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of Mr. Pepys, secretary of the Admiralty, that, after 47 years, all the ancient timber then remaining in her, was still so hard that it was no easy matter to drive a nail into it.' He farther observes, that trees felled in the spring are full of sap, which remains in the pores and putrifies; leaving the wood full of cavities, which make the timber weak, subjects it to rifts or gapes, and causes it to shrink; that, in Staffordshire, therefore, they bark the trees in the spring, and leave them standing till winter, and fell them when the sap has subsided; and he quotes the concurring testimony of Vitruvius and Pliny, that if the sap be let out of the oak while yet living, it will acquire almost a perpetuity of duration.

There can be no question that winter-felled timber is far superior to that which is cut down in the spring. The Montague, noticed before, was wholly built of winter-felled timber; but the advantages of stripping off the bark, while standing, are not so clearly established. It is thought in France, that timber acquires considerable durability by it. In England, the only experiment, we believe, is that of the Hawke sloop of war, which was built at Deptford in 1793, one half with timber stripped of its bark while standing, the other half with timber felled in the ordinary way. Ten years afterwards she was broken up, when no visible difference was apparent in the state of decay of the two kinds of timber.

From what we have premised, the rapid decay of many of the ships built since the recommencement of hostilities in 1803, admits of an easy explanation. It has generally been supposed that when Lord Spencer quitted the Admiralty in 1801, he left an efficient fleet; this was by no means the case. It was numerous, indeed; but many of the ships were nearly worn out. The avowed system of the new ministry being that of economy, Lord St. Vincent determined, in order to give the better effect to it in the naval department, to build no more ships of war in the merchants' yards. The King's yards were almost wholly occupied in patching up those actually in commission, and those brought forward from the ordinary. The consequence was, that when Lord Melville in 1804 succeeded to the Admiralty, he found the navy wholly inadequate to the situation of the country, threatened as it then was with immediate invasion; scarcely one of the ships in commission had more than three years to run, most of them but two, and many only one: a few, and but a few, new ones were slowly coming forwards in the King's yards, and none in the merchants' yards. It therefore became absolutely necessary to have recourse to private builders, who were wholly unprepared with materials. Contracts, however, were entered into at advanced prices, the axe was set to work, and trees which were one year growing in the forest, were, in the next, floating on the ocean: and the demand since that time has trodden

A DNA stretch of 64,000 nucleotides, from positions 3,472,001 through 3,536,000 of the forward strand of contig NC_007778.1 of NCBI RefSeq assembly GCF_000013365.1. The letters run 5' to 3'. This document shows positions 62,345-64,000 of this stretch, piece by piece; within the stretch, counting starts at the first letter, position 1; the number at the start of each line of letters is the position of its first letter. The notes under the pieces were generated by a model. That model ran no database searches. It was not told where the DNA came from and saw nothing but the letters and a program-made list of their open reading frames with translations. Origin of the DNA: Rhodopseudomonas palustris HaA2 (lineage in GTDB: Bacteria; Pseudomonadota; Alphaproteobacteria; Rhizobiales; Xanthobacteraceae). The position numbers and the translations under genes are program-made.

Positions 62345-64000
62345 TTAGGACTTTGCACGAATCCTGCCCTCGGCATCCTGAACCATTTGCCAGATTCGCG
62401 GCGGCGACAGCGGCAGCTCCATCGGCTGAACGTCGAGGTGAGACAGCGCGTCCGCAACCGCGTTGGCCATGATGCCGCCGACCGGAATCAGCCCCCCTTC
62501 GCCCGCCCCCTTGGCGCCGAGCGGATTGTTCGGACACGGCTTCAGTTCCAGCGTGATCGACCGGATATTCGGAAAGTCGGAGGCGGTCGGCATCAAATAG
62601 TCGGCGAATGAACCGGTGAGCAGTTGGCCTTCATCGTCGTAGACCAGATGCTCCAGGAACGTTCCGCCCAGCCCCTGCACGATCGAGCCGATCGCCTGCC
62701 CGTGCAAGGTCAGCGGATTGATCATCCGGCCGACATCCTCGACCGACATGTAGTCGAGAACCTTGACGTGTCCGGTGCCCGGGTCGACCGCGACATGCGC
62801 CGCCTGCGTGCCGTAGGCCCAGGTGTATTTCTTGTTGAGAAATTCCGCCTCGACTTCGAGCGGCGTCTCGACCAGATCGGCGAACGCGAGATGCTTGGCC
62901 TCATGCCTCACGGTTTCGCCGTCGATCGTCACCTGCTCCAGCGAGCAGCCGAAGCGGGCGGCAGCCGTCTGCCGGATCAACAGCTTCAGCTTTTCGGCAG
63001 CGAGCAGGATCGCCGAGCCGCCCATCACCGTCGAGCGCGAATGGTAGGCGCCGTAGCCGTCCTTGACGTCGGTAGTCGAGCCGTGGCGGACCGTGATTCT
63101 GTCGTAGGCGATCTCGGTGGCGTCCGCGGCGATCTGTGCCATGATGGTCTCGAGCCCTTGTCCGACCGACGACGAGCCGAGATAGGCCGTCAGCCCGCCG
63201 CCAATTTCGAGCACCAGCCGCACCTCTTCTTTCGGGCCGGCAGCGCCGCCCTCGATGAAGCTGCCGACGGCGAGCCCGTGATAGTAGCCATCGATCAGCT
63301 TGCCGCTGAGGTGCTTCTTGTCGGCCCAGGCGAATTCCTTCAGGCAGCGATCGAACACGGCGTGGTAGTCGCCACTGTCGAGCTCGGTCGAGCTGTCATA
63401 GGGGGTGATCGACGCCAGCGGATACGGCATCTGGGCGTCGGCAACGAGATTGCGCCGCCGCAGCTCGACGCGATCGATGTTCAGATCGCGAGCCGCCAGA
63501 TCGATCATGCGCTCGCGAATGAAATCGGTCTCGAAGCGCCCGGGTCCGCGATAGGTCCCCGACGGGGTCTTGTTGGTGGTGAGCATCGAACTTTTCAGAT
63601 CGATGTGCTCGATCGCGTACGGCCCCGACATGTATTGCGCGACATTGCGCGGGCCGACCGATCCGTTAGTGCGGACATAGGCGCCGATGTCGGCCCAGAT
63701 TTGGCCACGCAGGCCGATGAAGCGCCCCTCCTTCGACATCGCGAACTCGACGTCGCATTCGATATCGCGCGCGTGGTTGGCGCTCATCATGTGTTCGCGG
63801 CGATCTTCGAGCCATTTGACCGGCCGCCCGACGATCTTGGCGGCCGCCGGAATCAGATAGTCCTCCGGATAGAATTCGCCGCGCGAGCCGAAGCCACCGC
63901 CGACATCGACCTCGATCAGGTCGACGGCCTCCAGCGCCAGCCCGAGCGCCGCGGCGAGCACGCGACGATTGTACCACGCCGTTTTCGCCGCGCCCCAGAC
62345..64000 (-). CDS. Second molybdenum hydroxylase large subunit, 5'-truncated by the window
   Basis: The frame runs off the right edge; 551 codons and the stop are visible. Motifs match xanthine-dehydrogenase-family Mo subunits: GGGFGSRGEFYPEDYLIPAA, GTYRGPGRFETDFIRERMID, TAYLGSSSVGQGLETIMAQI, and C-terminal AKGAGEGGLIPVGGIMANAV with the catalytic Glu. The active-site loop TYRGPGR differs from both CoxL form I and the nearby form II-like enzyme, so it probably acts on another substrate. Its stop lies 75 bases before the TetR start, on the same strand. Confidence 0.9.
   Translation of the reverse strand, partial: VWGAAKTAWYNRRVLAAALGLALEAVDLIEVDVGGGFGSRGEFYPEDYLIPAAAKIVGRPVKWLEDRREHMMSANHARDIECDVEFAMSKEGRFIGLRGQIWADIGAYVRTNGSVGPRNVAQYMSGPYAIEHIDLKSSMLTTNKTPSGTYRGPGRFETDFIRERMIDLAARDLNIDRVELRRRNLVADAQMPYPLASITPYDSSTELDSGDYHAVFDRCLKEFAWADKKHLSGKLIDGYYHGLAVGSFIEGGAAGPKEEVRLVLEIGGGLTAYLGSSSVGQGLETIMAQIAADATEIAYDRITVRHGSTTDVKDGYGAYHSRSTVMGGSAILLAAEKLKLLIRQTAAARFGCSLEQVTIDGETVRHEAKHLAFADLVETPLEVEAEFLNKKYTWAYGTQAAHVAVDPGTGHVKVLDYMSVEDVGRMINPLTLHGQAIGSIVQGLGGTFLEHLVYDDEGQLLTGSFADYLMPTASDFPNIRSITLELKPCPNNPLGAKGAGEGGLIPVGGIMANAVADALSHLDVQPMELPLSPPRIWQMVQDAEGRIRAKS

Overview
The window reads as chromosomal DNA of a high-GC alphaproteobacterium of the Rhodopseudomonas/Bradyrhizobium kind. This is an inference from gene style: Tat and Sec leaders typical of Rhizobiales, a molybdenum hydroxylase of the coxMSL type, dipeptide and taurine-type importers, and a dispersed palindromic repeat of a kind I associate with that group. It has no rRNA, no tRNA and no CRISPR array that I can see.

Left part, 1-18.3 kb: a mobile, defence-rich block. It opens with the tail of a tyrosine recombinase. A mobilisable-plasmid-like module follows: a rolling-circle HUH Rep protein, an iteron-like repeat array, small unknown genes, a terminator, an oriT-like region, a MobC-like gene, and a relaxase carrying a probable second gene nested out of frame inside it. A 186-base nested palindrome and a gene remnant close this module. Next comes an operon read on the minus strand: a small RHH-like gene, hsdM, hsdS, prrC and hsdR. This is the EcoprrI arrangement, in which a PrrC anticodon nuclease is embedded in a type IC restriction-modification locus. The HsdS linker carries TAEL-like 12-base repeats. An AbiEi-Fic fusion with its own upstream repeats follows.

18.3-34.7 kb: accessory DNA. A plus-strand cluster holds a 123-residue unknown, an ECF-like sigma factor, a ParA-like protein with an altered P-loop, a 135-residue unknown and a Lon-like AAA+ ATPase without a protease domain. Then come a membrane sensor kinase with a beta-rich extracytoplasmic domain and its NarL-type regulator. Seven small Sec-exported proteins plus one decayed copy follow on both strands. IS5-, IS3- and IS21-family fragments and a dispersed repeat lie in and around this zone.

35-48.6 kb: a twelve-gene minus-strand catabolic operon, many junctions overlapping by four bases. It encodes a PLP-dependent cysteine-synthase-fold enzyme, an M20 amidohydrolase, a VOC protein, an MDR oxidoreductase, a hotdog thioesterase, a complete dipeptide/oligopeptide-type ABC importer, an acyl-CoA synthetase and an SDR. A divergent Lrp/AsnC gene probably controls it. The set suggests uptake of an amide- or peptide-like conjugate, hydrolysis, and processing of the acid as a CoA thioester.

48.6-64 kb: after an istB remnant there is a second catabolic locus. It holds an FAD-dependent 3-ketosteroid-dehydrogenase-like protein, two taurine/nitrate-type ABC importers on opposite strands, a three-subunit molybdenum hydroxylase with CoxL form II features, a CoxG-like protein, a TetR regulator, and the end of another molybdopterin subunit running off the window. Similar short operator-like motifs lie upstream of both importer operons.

so closely on the heels of supply, that few, if any, ships have been built, either in the royal or private yards, with timber duly seasoned.

Another cause of this premature decay has been ascribed to the introduction of foreign timber into our dock-yards, and to the practice which has very injudiciously prevailed of late, of intermixing it with native oak. The Queen Charlotte was nearly seven years in building some of the timber of native growth was seasoned, some of it was quite green; some of it consisted of Canada oak, and some of pitch pine, both peculiarly susceptible of the dry-rot. This assemblage of heterogeneous materials was certainly not prudent. Different woods possess different kinds of oils or acids, and experiments have not yet determined what effects are produced by their being brought into contact. There are, no doubt, between woods, as well as between other bodies, certain sympathies and antipathies, the operations of which have sensible effects on their contiguous surfaces. Almost the whole of the Queen Charlotte was rotten from the water line upwards, and in many parts below it, and her timbers were covered with as many different species of the boletus as there were different kinds of wood used in her construction. All this is perfectly accordant with our theory of the dry-rot; but, if our information be correct, we have much stronger 'proofs of its being the true one--for as soon as this unfortunate ship was closed in, stoves, strongly heated, were placed in various parts of her hold, so as to raise the thermometer to 90° of Fahrenheit; an excellent hot-house was thus formed for the growth of fungus on the surface of the unseasoned timber, and it did grow most luxuriantly.